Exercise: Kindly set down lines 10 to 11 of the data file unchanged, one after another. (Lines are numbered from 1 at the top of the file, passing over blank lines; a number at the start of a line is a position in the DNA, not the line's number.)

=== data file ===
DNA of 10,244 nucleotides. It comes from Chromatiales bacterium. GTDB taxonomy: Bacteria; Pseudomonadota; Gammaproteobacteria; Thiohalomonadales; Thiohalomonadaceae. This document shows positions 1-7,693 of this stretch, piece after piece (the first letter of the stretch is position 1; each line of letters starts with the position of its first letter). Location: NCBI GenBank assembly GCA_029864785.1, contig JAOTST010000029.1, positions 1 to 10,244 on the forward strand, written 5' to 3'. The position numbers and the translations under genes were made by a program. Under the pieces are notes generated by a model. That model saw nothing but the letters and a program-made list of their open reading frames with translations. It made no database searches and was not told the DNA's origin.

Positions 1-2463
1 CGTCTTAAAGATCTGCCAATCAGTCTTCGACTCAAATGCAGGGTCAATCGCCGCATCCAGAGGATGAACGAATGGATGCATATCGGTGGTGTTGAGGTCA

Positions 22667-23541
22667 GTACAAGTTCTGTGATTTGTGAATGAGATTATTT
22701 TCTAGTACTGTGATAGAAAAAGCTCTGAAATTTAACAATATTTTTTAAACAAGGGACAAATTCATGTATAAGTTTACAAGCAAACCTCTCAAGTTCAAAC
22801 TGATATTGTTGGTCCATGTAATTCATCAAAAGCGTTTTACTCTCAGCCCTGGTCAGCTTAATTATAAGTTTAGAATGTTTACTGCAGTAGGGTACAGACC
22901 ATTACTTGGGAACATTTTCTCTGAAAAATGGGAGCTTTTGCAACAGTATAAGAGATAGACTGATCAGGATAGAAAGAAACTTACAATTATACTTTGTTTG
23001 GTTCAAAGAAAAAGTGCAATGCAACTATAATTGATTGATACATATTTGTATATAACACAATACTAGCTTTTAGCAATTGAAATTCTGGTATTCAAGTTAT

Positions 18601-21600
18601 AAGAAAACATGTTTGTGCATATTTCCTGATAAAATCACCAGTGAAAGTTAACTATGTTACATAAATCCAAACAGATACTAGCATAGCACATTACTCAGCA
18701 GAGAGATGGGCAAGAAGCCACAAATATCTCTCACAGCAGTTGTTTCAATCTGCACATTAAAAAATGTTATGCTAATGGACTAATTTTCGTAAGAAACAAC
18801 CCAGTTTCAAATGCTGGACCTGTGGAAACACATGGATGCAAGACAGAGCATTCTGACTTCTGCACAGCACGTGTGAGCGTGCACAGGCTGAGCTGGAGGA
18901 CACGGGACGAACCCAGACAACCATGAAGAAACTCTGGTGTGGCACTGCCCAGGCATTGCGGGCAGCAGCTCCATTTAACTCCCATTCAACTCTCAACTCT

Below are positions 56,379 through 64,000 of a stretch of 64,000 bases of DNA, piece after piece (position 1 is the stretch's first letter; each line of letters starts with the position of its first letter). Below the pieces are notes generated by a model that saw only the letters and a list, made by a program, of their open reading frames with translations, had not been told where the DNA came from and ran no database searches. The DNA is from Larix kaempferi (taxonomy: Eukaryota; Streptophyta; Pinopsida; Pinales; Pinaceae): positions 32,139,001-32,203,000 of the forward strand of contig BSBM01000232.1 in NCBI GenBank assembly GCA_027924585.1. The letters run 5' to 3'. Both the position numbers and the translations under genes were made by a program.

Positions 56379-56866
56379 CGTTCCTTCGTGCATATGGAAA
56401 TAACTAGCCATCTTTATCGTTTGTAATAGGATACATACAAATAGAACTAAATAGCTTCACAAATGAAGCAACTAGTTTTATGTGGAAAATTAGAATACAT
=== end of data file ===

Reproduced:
Positions 18601-21600
18601 AAGAAAACATGTTTGTGCATATTTCCTGATAAAATCACCAGTGAAAGTTAACTATGTTACATAAATCCAAACAGATACTAGCATAGCACATTACTCAGCA